Financial crime has risen during the pandemic, with criminal
opportunists taking advantage of the unprecedented situation and
disruption caused by COVID-19. With the attacks still coming as
everyone lives are turned upside down, many are wondering how best
to hold back the tide.
Someone who knows a lot about this is Martin
Markiewicz the CEO and co-founder of Silent
Eight, a company that uses AI to combat money laundering
and terrorism financing. Here Martin shares his thoughts on how
financial institutions can best combat global financial crime.
Martin Markiewicz, CEO and
Founder, Silent Eight
By any measure, 2020 was a difficult year, with a rising tide of
financial crime adding to the disruption and pain caused by the
global pandemic. Criminals are capitalizing on the impact of
COVID-19, and with many of us forced to abandon our usual routines
in favour of working, learning, shopping and socializing online,
the attack surface continues to balloon in size.
In response, the Financial Action Task Force
(FATF) has called for more resources to be diverted to
countering the acceleration of money laundering and terrorist
financing activity, highlighting the new threat vectors that have
emerged as a
direct result of the pandemic. And, unsurprisingly, many
financial institutions are reviewing the tools they have at their
disposal to fight this growing problem.
Firms traditionally try to manage global risks with regional or
data-reliant solutions. In practice, this means dealing with the
impact of incomplete data that is often from disparate systems. The
situation is further complicated by the fragmented nature of global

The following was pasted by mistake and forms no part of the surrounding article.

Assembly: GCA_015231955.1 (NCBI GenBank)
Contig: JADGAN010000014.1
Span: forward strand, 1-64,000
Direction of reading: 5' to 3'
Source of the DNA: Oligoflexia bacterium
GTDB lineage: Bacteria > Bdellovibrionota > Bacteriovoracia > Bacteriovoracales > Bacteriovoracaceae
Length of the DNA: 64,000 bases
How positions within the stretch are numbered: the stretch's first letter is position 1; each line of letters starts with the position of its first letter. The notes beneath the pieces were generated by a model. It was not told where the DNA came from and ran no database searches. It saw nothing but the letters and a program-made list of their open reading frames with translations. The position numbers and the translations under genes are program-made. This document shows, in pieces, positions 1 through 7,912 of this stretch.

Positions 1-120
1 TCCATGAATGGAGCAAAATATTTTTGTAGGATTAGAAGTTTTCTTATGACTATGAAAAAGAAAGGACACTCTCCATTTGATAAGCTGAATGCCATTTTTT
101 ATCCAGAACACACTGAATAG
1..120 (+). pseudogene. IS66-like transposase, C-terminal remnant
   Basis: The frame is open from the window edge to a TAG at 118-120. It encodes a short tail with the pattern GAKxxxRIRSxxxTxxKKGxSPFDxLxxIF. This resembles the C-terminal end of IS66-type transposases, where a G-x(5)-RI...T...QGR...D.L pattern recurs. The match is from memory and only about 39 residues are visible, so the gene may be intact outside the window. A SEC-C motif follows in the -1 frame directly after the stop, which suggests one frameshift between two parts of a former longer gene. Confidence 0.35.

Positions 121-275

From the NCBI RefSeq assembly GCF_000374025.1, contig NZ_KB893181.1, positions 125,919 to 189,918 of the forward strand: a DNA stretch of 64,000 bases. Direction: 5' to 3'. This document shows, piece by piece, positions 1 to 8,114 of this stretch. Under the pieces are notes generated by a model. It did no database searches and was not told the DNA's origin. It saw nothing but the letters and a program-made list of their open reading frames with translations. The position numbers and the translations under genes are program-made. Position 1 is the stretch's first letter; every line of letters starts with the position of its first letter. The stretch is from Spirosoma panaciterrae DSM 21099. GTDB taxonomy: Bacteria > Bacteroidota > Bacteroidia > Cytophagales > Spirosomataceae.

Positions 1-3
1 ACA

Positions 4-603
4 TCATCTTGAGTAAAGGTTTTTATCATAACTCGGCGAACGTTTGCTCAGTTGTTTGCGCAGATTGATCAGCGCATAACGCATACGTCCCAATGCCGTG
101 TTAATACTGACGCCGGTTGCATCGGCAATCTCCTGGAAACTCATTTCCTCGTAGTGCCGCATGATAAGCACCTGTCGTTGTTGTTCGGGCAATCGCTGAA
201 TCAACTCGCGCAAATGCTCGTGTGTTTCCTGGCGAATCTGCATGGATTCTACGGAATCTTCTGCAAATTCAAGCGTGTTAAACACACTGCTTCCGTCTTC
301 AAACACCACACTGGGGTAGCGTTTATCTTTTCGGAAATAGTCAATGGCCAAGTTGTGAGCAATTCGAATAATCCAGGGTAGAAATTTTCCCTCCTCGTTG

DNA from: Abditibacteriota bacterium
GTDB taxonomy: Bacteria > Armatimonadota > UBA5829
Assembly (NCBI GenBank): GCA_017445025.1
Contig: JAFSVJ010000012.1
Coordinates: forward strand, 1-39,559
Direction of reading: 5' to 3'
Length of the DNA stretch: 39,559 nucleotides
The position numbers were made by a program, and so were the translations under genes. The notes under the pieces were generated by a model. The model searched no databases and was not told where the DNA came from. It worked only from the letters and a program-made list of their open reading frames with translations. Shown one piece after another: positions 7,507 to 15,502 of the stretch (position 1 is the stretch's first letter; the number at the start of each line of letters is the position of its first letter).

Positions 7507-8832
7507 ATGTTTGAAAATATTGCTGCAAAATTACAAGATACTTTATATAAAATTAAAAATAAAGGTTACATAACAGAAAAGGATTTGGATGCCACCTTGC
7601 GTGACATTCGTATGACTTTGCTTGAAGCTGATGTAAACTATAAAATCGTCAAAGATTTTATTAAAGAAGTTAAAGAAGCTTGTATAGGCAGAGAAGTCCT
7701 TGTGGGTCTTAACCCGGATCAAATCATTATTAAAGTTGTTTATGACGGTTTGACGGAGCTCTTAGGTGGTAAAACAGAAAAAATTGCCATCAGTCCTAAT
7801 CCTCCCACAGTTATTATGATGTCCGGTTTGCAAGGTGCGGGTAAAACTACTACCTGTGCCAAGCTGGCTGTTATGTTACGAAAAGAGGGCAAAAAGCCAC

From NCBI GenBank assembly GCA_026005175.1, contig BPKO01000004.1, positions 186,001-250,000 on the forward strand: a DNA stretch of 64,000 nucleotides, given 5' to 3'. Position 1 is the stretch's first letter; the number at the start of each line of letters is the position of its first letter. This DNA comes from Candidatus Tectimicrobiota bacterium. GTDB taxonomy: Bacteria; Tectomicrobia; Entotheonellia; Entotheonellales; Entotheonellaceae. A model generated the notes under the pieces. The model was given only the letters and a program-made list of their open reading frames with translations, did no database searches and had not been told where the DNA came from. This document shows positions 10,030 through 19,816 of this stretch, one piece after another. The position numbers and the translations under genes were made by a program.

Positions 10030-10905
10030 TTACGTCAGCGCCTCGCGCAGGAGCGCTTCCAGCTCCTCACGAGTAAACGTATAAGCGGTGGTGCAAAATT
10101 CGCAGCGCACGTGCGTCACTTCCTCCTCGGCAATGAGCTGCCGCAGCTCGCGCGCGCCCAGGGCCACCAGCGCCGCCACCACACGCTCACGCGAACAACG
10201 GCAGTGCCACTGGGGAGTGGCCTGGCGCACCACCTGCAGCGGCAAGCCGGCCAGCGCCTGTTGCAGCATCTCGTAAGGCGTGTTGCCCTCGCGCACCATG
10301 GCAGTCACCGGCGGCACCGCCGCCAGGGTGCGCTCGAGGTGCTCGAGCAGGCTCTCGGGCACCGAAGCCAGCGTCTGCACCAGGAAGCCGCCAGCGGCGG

anti-financial crime regulation, with rules based on FATF standards
inconsistently applied between nations. This yields differing
approaches to financial crime prevention and sometimes wide
variations in the penalties applied for breaking the law.
Amidst this landscape, the challenge for FIs is how to account
for local nuance while driving global consistency in a
cost-efficient, risk-averse way â all while striving to satisfy
different regulatory requirements from the same compliance
process. And the criminals weâre up against are savvy. When one
firm gets it right, they just move to the next one and so on as
they hop from institution to institution looking for
How Can We Combat This Scourge?
At Silent Eight we believe itâs through combining leading data
science and technology with the knowledge that already exists
within institutions. Financial firms already know what they want
to do: they have governance procedures in place, and existing
policies they create and modify. What can be absent though is an
efficient way of immediately executing them to address changes in
alerted parties. And to do so efficiently.
In response, firms are increasingly turning to solutions like
our own, which actively learns what investigators are doing on the
ground, how they do it, and why. This empowers institutions to
decide what ideal financial crime compliance looks like for them
and drive best practices up the chain. A continuous learning
approach also helps firms to replicate winning strategies, while
natural language processing (NLP) enables the system to explain its
reasoning in plain English, audited for any future review.
This AI-powered âassisted intelligenceâ approach to fighting
financial crime puts the power back in the hands of institutions,
providing full auditability, making a virtue of the globalised
nature of financial crime compliance by allowing firms to harness
the best of their international practices, and delivering better,
more efficient tools to help institutions win their battle against
Bottom line, we see this as an âANDâ rather than an
âORâ, freeing firms from the need to choose between AI and
human investigators, and between efficiency and de-risking. Only by
using the best of technology AND human capabilities, and by
de-risking AND driving greater efficiencies, can we take the
biggest bite out of financial crime. And thatâs precisely what
we have the privilege of waking up each day to achieve.